Wednesday, September 26, 2007

Americans Need To Live and Travel Abroad More

“Don't tell me how educated you are, tell me how much you have traveled." — Mohammed

The childish narrow minded name calling and temper tantrums that took place when Iranian President Ahmadienjad visited Columbia University and the UN in New York demonstrates, among other things, how globally isolated and narrow minded American thinking is when it comes to understanding how we appear in the eyes of most of the rest of the world. Put aside whether you agree with Iran's Punch and Judy show being orchestrated by Ahmadienjad.

Once a nation others looked to as a beacon of tolerance, justice and for a free flow of ideas. We have become something rather ugly, isolated and ill tempered in the eyes of the world these days I fear.

I think it’s because most Americans don’t travel enough very far from home. Disneyland, Aunt Martha's or Sturgis, South Dakota being the extent of it usually. President Bush prior to being elected apparently hadn’t really gone anywhere or immersed himself in a foreign culture of any kind. Many Americans are sort of one dimensional in their thinking about foreign countries and people. Often it seems they are more concerned with the trivial things then understanding any relationship to other countries and their people, not understanding the cause and effect of American foreign policy on others. They call it blowback these days.

Maybe there should be some government program that requires that American students travel in conjunction with learning geography and history. Emphasis has been placed on the importance of math and science. Perhaps it’s travel and the study of history and geography that’s really needed to further the cause of understanding cultural differences and as a path to world peace or empathy for others.

I recently traveled to the Catalan region of Spain for a three-week vacation. Something I do every few years when I can afford it. Several native Catalan friends there always welcome me with open arms and unbelievable amounts of hospitality. It would be unthinkable to them to be rude to visitors even if you disagree with their politics. A custom found and practiced in many cultures. Simply don’t be rude to a guest, especially if you invited them.

Politics have changed drastically in the United States and there since the first time I traveled to Catalonia in 1979. I'd been living in Europe busking and performing street theater with a troupe for nearly a year by the time I finally reached Spain. Spain’s fascist leader Francisco Franco’s rule had ended with his death in 1975 and his authoritarian regime came to its end just one year before we arrived when a new Spanish constitution was drafted and was being implemented.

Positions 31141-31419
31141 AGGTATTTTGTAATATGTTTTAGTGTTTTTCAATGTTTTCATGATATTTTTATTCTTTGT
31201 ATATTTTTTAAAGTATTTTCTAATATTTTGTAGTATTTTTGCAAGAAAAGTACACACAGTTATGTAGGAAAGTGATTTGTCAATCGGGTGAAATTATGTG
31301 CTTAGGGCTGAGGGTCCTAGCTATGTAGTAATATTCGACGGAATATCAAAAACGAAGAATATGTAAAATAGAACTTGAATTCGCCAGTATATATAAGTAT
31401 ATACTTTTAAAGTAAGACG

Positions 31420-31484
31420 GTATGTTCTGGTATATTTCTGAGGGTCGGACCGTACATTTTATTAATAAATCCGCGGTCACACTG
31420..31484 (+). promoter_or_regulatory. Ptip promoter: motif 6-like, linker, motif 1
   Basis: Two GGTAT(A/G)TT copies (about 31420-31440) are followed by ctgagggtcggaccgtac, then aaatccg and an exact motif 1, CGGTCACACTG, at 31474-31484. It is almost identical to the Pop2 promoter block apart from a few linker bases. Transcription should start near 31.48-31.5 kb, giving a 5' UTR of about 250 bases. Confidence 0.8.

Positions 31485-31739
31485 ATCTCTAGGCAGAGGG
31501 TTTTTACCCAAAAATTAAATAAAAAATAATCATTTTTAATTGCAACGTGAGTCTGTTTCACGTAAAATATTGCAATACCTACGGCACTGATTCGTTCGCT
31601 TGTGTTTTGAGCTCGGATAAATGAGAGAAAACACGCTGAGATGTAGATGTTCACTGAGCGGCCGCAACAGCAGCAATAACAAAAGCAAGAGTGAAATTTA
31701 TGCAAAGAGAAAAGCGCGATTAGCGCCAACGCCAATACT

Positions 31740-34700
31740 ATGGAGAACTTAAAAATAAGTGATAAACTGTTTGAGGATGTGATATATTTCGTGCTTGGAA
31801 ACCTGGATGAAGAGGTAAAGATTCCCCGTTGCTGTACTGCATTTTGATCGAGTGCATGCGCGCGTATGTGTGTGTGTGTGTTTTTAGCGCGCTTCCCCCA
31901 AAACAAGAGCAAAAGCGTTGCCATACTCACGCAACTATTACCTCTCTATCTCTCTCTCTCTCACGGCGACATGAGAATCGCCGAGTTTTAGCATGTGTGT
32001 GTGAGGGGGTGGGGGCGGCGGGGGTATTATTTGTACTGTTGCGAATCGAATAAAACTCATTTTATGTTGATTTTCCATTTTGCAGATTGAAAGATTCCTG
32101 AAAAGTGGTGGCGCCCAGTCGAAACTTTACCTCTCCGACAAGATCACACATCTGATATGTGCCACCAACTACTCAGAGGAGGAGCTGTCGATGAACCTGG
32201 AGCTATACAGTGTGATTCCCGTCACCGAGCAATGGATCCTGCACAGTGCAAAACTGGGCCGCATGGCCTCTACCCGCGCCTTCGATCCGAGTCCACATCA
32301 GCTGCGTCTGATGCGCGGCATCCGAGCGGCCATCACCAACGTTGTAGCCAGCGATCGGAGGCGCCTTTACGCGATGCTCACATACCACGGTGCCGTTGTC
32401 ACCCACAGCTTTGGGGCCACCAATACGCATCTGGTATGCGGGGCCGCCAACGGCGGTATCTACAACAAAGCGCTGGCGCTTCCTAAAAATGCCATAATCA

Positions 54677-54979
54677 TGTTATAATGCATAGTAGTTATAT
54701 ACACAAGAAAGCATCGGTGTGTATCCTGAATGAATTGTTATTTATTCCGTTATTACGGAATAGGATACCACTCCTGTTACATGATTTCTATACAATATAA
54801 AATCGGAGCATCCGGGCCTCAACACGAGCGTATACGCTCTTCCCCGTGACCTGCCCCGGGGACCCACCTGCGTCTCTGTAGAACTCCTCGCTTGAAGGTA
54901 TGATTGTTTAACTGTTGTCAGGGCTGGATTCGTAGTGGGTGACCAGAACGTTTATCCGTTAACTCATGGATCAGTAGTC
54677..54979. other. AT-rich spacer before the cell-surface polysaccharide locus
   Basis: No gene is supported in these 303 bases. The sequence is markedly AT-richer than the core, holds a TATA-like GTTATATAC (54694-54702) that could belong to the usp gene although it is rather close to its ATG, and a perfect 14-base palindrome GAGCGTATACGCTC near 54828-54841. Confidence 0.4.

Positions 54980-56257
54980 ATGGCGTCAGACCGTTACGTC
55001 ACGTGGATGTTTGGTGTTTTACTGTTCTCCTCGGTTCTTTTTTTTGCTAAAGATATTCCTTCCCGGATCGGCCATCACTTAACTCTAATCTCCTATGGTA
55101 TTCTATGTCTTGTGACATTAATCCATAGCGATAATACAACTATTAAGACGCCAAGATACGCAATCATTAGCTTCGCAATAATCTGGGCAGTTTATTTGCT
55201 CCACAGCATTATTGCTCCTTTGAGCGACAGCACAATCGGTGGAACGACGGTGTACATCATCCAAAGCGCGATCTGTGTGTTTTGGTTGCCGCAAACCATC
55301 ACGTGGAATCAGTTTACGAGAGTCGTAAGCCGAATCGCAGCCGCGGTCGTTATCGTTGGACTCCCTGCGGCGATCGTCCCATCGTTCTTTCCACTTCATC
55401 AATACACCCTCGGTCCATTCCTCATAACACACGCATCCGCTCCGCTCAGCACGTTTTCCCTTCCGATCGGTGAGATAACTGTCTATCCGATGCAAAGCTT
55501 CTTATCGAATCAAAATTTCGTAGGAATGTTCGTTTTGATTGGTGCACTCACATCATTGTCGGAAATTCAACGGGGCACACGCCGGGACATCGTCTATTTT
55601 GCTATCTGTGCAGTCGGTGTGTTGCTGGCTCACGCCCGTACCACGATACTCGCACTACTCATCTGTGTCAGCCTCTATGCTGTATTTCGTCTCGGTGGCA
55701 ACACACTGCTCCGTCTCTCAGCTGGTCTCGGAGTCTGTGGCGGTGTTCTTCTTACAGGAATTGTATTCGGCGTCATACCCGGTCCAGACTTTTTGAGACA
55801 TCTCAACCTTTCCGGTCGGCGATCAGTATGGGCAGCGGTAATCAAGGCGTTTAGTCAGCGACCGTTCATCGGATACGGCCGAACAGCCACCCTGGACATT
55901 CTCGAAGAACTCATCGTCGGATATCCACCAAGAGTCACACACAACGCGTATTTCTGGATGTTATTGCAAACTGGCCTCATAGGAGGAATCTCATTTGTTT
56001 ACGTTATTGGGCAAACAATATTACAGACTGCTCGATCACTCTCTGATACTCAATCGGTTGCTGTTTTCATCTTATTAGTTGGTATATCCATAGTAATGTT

There was an exuberant display of the new freedoms recently gained by the people, and the unfettered creative possibilities they offered were the talk of in every bar, bistro and sidewalk cafe in Catalan capital of Barcelona. Millions of Catalans, whose unique culture and language had been forcefully suppressed under the rule of the Generalissimo, openly celebrated life. For the first time many were allowed to speak their native tongue in public without fear of being beaten or worse by a member of the Guardia Civil police.

This last trip in June and July was very interesting in that I was able to see distinctly how much suspicion and apprehension there is about American foreign policy these days. Most people had a hard time understanding how George Bush could ever have been elected president of the United States. He appeared to them to be limited in his understanding of the world around him. Even though I’m from a blue state it was not easy to explain. Nor was it easy to explain that evidence exists that not one but perhaps two presidential elections had be stolen from the rightful winner through conservative based vote manipulation or tampering.

I would guess that many Americans who voted for Bush haven’t traveled much out of their own immediate backyards. They apparently don’t understand much about other cultures. They tend to see everything with sort of a American insular tunnel vision. European culture is perceived as being inferior to that of the US. Conservative politicians rhetoric constantly tells Americans that we are the greatest and biggest and best thing going. We’re god’s gift to humanity, when more often the facts prove otherwise.

The ironic thing about it is I sense that many people I’ve met in my travels have in the passed look to America for moral and political leadership. They find it troubling that apparently such leadership cannot be found in today’s America.

A good example of this is the way people acted when dealing with the Ahmadienjad visit. The insulting and juvenile tone of the Columbia President Lee Bollinger speech before the Iranian President spoke certainly show the world an America that was acting out it’s fear, without manners, paranoid and weak.

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